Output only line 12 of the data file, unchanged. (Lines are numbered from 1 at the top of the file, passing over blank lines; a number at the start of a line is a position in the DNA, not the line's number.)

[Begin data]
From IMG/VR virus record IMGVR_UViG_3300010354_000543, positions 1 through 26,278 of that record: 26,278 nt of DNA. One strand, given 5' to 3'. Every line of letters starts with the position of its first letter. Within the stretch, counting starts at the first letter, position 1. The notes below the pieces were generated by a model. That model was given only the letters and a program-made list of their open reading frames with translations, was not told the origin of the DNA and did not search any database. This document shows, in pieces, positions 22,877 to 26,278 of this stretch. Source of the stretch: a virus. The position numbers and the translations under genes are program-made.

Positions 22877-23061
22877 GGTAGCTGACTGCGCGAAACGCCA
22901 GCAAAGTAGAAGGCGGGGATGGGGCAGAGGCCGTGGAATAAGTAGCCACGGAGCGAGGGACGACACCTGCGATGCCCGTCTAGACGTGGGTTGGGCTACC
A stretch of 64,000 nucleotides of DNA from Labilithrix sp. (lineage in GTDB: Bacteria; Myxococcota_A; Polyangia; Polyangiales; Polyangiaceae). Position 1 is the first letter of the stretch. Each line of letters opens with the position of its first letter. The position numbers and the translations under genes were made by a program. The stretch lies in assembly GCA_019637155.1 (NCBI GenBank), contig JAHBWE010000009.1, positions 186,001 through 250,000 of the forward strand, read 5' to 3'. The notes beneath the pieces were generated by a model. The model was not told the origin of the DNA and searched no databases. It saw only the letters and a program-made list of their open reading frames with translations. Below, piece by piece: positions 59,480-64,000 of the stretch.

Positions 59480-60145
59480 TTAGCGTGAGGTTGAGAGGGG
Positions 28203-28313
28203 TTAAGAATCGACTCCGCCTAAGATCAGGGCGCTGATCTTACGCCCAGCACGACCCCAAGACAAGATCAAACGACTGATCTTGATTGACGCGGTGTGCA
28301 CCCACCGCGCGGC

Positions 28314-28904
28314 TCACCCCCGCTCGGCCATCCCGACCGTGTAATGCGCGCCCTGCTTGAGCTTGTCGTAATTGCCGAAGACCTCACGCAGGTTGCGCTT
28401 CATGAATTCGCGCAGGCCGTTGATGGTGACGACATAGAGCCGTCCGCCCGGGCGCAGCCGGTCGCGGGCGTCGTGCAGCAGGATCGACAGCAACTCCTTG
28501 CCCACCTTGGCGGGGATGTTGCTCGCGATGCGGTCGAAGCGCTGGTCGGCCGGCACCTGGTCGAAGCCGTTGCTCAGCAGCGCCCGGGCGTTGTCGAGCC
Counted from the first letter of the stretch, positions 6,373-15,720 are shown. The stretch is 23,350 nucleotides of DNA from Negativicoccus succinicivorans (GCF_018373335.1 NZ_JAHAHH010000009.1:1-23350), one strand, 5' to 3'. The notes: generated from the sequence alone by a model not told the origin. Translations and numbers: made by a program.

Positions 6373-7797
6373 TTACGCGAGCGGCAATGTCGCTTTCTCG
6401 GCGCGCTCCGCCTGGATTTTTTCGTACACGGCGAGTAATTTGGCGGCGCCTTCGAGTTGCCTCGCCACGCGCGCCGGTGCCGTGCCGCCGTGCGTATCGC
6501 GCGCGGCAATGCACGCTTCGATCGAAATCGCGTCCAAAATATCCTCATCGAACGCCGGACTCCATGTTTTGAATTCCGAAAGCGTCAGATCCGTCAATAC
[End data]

28314 TCACCCCCGCTCGGCCATCCCGACCGTGTAATGCGCGCCCTGCTTGAGCTTGTCGTAATTGCCGAAGACCTCACGCAGGTTGCGCTT